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'Divide Europe': European lawmakers warn of Russian propaganda

EU parliamentarians have voted in favor of bolstering institutional capacities to counter "Kremlin-inspired propaganda." But Russian media representatives criticized the move as an attack on freedom of speech.

The Russian government channels propaganda aimed at disrupting democratic values across Europe, targeting "specific journalists, politicians and individuals in the bloc," lawmakers of the European Parliament's Foreign Affairs Committee said in a resolution passed on Monday.

"The Russian government is aggressively employing a wide-range of tools and instruments, such as think tanks […], multilingual TV stations (i.e. Russia Today), pseudo-news agencies […], social media and internet trolls, to challenge democratic values, divide Europe, gather domestic support and create the perception of failed states in the EU's eastern neighborhood," the resolution said.

European lawmakers called on media representatives in the EU to compile facts on the "consumption of propaganda," worrying that "with the limited awareness amongst some of its member states, that they are audiences and arenas of propaganda and disinformation."

The resolution urged European authorities to turn the EU's Strategic Communication Task Force, an initiative mandated by the European Council aimed at dispelling propaganda, into a "fully-fledged unit" within the bloc's diplomatic office, "with proper staffing and adequate budgetary resources."

MEP Anna Fotyga, the chief rapporteur for the resolution, told DW that more needs to be done to expose the "mechanism of propaganda" directed at the bloc's member states, and more broadly the EU and the West.

However, Margarita Simonyan, editor-in-chief of RT (formerly Russia Today), told DW that the resolution, in effect, targets free speech in the 28-nation bloc.

"This a rather interesting interpretation of the much-touted western values, particularly that of the freedom of speech - which in action apparently means attacking a rare voice of dissent amongst literally thousands of European media outlets," Simonyan said in an emailed statement.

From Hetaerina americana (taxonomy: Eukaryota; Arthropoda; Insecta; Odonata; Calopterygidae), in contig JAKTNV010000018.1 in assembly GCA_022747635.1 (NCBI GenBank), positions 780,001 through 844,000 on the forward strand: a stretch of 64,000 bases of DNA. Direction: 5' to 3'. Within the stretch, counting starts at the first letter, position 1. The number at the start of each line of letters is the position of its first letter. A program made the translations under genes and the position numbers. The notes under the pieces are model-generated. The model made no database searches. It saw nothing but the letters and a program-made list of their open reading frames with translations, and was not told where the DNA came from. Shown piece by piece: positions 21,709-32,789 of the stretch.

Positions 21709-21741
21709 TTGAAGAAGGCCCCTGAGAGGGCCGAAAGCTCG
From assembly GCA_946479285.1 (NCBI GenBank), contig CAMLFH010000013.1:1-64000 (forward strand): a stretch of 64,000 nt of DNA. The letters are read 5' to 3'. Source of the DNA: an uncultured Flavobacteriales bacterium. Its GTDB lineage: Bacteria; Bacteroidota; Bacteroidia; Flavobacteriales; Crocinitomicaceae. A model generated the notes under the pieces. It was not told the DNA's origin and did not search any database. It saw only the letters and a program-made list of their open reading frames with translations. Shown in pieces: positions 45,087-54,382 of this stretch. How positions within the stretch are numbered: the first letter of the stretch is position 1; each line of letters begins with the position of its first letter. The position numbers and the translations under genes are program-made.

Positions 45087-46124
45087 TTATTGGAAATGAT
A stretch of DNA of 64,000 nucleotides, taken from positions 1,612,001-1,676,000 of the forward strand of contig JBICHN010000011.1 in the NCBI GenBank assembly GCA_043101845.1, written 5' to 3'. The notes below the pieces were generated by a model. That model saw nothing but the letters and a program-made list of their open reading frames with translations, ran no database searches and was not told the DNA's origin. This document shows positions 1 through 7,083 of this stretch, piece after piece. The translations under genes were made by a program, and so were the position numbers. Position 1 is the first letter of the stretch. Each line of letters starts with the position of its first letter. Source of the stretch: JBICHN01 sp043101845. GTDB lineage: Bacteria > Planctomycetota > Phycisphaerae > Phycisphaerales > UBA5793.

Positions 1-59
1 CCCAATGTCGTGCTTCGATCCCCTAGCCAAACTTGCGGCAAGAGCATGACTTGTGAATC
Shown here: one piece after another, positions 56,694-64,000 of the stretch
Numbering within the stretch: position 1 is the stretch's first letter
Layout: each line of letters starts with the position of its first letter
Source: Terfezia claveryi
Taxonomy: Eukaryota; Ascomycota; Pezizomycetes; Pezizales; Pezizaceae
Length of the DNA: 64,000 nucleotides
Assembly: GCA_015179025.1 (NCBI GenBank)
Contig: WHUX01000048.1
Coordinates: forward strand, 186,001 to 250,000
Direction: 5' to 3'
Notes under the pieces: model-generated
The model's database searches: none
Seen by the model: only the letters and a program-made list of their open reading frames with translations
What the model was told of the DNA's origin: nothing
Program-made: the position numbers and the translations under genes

"If anything is eroding public confidence in European institutions, it's that," she added.

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Countering strategies: 'Too refined'

Tomas Olivier, CEO at the Netherlands-based intelligence consultancy Lowlands Solutions, said that Russia's endeavors in information warfare stem from a history of being lampooned in the West for apparent undemocratic features.

"Russian propaganda has always been directed at undermining Europe's democratic values due to the fact that the political system in Moscow, throughout history, has often been categorized by the West as totalitarian, malignant and inhumane," Olivier told DW.

Olivier questioned whether the resolution approved by the European Parliament's Foreign Affairs Committee could effectively counter the strategies employed by Russian media organizations and their supporters.

"Most of these sophisticated measures are simply too refined and 'masked' to effectively counter or temporarily neutralize. A resolution issued by the Foreign Affairs Committee MEPs will not create additional awareness or proactive behavior to counter this campaign of disinformation and propaganda," Oliver said.

Narrative laundering: 'Corrupt, decadent and Russophobic West'

In August, the Washington-based Center for European Policy Analysis (CEPA) published a report analyzing Russian propaganda trends, including targets in Europe and proposals to counter it.

"Russia's campaign of disinformation in Central and Eastern Europe (CEE) reaches across linguistic and political barriers, utilizing anti-establishment, protest politicians from both extremes of the political spectrum to discredit Western government, policies and institutions such as the European Union and NATO, while simultaneously validating the Kremlin's own message," the report said.

CEPA named Sputnik, Russia's state-owned international news wire, as a key component of the Kremlin's tools for disseminating its alternative narrative of the West, claiming it uses narrative laundering to further its messsage.

"What counts for Sputnik is not balance, but the opposite: one-sided hostility to the mainstream. Sputnik grants disproportionate coverage to protest, anti-establishment and pro-Russian MEPs from CEE; it does so systematically; even when it quotes mainstream politicians, it chooses comments which fit the wider narrative of a corrupt, decadent and Russophobic West," the report said.

While the EU resolution is not the first time the bloc has warned of the potential fallout of Russian propaganda within the bloc, it marks a new chapter in the control of information and narratives in flux. The resolution is expected to be voted on in parliament in November.

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